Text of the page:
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Business disputes

Business disputes are unfortunately commonplace, whatever the size of your organisation. At Spencer Churchill, we aim to resolve business disputes before they go through costly court processes.

Business disputes can be timely and costly, which is why we adopt a proactive approach to resolve disputes quickly and efficiently, while mitigating the reputational damage that often comes with a business dispute.

Read on to find out more about how we can help you resolve disputes for your business, or contact us today to get bespoke and tailored advice.

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Corporate Law

What is a business dispute?

In short, a business dispute is a disagreement between two businesses over contractual obligations.

Most business disputes concur over disagreements regarding a service or product that either hasn’t met contractual stipulation or have proven to be defective in some way.

Business disputes can also involve disagreements between business patterns and shareholders, so are more internally fractious.

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Regulatory and Compliance

How do you resolve a business dispute?

There are a number of different ways to resolve disputes in the construction industry.

Alternative dispute resolution

Often seen as the ideal solution to disputes, alternative dispute resolution methods aim to resolve disputes before they go to court.

This can save time and money, while also being confidential to avoid potential reputational damage to the parties involved.


Mediation is best deployed in the infancy of a dispute. It involves both parties involved to elicit the support of a third, impartial party to help outline settlement options.

Mediation can be very time effective and resolve disputes before they need to go to court. However, the agreement of the settlement still ultimately lies with the two disputing parties, so there is no guarantee that mediation will resolve the dispute.

To find out more about mediation and whether it’s the right approach for you, you can contact us here for more information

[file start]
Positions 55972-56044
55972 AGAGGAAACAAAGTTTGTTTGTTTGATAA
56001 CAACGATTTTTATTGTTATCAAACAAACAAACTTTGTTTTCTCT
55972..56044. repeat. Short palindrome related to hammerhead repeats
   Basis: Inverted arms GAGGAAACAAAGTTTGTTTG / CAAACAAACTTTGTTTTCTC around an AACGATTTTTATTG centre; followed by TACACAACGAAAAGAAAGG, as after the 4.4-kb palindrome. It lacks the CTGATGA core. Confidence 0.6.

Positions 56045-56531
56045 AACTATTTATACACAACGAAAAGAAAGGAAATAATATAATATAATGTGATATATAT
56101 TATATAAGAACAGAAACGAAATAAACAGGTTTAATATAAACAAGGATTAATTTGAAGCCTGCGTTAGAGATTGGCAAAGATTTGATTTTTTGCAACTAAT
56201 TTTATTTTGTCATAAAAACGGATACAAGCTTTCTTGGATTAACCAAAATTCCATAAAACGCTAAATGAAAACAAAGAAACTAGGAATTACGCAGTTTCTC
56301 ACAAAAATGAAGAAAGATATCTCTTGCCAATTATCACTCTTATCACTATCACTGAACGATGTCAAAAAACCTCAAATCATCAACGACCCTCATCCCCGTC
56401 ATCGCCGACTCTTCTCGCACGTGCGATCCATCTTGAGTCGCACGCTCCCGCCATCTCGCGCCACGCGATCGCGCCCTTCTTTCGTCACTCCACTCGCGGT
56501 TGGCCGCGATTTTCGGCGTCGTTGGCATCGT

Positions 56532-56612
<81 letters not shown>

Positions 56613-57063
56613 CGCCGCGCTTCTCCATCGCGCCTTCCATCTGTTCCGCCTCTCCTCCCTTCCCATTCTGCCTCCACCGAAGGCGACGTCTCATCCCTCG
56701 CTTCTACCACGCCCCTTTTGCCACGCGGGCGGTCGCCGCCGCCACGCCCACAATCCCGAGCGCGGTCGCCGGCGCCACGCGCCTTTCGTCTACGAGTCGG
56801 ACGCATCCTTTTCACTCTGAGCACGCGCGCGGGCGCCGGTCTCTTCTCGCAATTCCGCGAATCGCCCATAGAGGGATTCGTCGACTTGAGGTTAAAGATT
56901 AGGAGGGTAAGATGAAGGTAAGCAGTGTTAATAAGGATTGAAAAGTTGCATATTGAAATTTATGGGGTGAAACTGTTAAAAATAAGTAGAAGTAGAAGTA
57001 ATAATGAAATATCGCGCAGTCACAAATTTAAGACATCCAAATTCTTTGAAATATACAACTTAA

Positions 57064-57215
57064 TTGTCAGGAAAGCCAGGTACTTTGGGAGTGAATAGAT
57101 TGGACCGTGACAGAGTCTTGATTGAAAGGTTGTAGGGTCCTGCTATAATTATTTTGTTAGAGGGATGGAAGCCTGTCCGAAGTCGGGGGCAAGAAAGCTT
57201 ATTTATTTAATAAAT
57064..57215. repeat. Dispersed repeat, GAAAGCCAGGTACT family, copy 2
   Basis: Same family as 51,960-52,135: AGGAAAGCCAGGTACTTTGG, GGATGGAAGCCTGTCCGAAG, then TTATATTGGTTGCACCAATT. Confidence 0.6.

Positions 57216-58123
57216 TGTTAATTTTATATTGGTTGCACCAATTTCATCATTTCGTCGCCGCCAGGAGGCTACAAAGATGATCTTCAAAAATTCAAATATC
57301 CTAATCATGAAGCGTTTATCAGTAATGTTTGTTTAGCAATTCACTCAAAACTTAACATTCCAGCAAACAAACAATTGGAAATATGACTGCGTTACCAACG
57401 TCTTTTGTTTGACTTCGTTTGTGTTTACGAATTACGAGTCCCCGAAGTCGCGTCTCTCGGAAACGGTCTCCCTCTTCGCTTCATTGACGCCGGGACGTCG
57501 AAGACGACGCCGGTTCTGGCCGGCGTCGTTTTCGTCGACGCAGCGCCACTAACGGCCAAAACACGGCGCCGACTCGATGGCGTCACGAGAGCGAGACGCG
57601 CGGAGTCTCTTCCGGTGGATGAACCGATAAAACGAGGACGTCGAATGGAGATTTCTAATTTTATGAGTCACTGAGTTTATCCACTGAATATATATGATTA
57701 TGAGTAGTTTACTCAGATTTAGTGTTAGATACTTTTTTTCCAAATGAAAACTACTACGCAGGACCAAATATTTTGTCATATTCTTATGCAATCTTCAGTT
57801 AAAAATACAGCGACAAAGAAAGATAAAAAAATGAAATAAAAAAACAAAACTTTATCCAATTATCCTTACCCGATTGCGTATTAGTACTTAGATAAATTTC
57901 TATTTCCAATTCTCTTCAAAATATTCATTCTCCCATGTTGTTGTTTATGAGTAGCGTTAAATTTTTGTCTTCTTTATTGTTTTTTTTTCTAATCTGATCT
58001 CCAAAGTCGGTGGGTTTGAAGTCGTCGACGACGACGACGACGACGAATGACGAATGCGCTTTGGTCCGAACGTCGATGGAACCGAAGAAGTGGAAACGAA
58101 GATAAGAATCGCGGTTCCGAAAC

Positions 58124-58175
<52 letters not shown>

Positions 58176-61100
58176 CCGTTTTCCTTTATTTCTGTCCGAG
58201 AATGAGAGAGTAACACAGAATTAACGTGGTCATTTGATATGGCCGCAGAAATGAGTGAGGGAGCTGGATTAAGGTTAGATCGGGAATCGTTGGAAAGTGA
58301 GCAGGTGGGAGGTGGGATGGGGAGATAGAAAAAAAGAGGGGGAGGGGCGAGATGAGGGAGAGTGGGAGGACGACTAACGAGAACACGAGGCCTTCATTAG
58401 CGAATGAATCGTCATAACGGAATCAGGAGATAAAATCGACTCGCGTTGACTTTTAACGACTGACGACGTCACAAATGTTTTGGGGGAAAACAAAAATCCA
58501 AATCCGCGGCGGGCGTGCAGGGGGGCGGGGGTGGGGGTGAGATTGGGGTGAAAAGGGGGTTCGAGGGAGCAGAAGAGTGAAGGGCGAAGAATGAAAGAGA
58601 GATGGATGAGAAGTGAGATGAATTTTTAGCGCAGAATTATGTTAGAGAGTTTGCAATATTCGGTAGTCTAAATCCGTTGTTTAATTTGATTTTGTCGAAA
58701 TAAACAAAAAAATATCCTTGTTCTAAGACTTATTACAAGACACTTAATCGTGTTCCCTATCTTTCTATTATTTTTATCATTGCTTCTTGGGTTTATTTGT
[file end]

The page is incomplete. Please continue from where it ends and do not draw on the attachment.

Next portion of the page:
Adjudication involves an expert within a specific sector’s field considering the cases put forward by both parties before proposing a resolution.

A major benefit of adjudication is that it can help resolve disputes swiftly as a decision must be made within 28 days of an appeal.

An adjudicators decisions/proposal is binding unless contested by one, or both, of the parties involved. If contested, the dispute will likely go to arbitration or, in worst cases, litigation and court proceedings.


Through arbitration, disputes are formally resolved by a private tribunal.

Some contracts have an arbitration clause which means that any dispute needs to be referred to arbitration as opposed to courts.

The arbitrator will then review the cases and evidence put forward by both parties, which includes witness statements, reports, hearings and disclosure of documents, before reaching a final decision.

Some of the advantages of arbitration is that it’s faster than litigation, often cheaper, more flexible and easier to enforce than many court judgements.


Litigation is often seen as the last resort for most dispute resolution cases. This is because it can be costly to both parties and even take years to resolve.

Litigation in dispute resolution involves full court proceedings and with that comes the legal fees attached.

Whatever your dispute may be, we’re able to explore all options and find the most suitable resolution for your needs.

Examples of business disputes

A business dispute can take on many forms, but often involve the following issues:

Common Disputes

Contractual disagreements

Shareholder disputes

Professional negligence

Landlord and tenancy disputes